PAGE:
fb tracking

Protecting Investors From Rip-Offs Must Be Priority for SEC

March 16, 2018

Protecting Investors From Rip-Offs Must Be Priority for SEC

Experts in Investor Rights Urge SEC to Protect Investors’ Access to Courts if Scammed

WASHINGTON, D.C. – The executive directors of Public Citizen and Better Markets, two of the nation’s leading organizations protecting investors, called on U.S. Securities and Exchange Commission (SEC) Chair Jay Clayton to reject any proposals that would allow publicly traded companies to force their investors into mandatory arbitration, through obscure clauses in initial public offering (IPO) documents or otherwise. Such action would deprive investors of their right to access the justice system if they are scammed or cheated and would allow companies to pocket their ill-gotten gains, sometimes amounting to hundreds of millions of dollars.

“Corporations have invested a decade in a campaign to convince the SEC to permit them to slip forced arbitration clauses into IPOs, precisely because they know that only a tiny few will pursue cases on their own, before arbiters,” said Robert Weissman, president of Public Citizen.

Forced arbitration clauses, which use fine-print “take-it-or-leave it” agreements to rig the system, have become ubiquitous in modern society. These clauses deprive people of their day in court when they are harmed by violations of the law. Instead, people are forced into industry-biased, secretive arbitration proceedings with little right to appeal if arbitrators ignore the law or facts.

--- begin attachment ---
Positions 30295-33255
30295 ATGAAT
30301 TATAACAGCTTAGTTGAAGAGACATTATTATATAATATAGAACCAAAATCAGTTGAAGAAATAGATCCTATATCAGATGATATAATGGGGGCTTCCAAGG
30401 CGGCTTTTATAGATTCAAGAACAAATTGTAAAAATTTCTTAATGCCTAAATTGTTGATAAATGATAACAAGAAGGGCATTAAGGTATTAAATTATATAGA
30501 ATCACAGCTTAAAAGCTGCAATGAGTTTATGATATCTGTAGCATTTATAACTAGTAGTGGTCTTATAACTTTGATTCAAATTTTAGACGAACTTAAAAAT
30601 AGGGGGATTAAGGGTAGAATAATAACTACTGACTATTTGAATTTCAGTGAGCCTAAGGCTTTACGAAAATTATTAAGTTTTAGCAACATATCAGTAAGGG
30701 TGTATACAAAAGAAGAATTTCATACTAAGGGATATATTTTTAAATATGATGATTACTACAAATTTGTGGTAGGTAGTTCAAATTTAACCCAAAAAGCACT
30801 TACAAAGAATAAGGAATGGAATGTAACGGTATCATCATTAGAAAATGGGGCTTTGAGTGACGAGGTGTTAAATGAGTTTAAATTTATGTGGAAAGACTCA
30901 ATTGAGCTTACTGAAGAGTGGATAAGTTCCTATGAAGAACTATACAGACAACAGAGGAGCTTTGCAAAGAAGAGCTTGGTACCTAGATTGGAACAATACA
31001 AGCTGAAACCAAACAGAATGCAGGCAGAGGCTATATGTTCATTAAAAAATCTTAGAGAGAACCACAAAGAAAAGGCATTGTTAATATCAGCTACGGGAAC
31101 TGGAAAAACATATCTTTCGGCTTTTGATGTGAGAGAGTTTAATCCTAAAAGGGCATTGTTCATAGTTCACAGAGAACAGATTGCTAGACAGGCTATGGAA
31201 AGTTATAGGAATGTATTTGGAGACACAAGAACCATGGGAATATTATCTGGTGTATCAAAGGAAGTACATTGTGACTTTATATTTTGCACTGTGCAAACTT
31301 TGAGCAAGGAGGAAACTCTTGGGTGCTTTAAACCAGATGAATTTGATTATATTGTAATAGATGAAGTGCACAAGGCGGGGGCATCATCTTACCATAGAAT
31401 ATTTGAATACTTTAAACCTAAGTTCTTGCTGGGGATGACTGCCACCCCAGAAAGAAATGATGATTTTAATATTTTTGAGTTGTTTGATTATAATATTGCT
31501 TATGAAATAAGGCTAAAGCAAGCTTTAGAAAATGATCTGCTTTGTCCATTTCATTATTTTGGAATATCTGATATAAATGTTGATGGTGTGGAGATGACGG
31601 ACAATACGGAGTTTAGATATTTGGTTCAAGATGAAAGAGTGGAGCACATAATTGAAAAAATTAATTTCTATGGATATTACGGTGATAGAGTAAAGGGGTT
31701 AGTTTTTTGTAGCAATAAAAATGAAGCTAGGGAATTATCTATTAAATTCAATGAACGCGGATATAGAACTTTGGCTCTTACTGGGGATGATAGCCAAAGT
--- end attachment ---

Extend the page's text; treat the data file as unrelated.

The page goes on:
“Arbitration proceedings are like kangaroo courts where everything is stacked against the investor and the industry almost always wins. That’s why the industry has to force it on investors, who will be doubly victimized. First, when they are ripped off and, second, when they can’t get a fair hearing to recover their losses. Adding insult to injury, the company that rips them off will get to pocket a windfall of ill-gotten gains, often tens of millions of dollars. The SEC must not allow this,” stated Dennis M. Kelleher, president and CEO of Better Markets.

Industry and its allies, including at the regulatory agencies that are supposed to protect investors first and foremost, increasingly are pushing for this dramatic policy change.

Advocates for investors are resisting these attempts. Last month, U.S. Sen. Elizabeth Warren (D-Mass.) questioned Chairman Clayton on whether the SEC was prepared to allow companies to insert forced arbitration clauses into IPO documents. Also last month, SEC Commissioner Robert J. Jackson, Jr., and SEC Investor Advocate Rick Fleming both strongly and publicly cautioned the SEC against taking actions that would allow companies to force investors into arbitration.

The full letter to Clayton can be read here and here.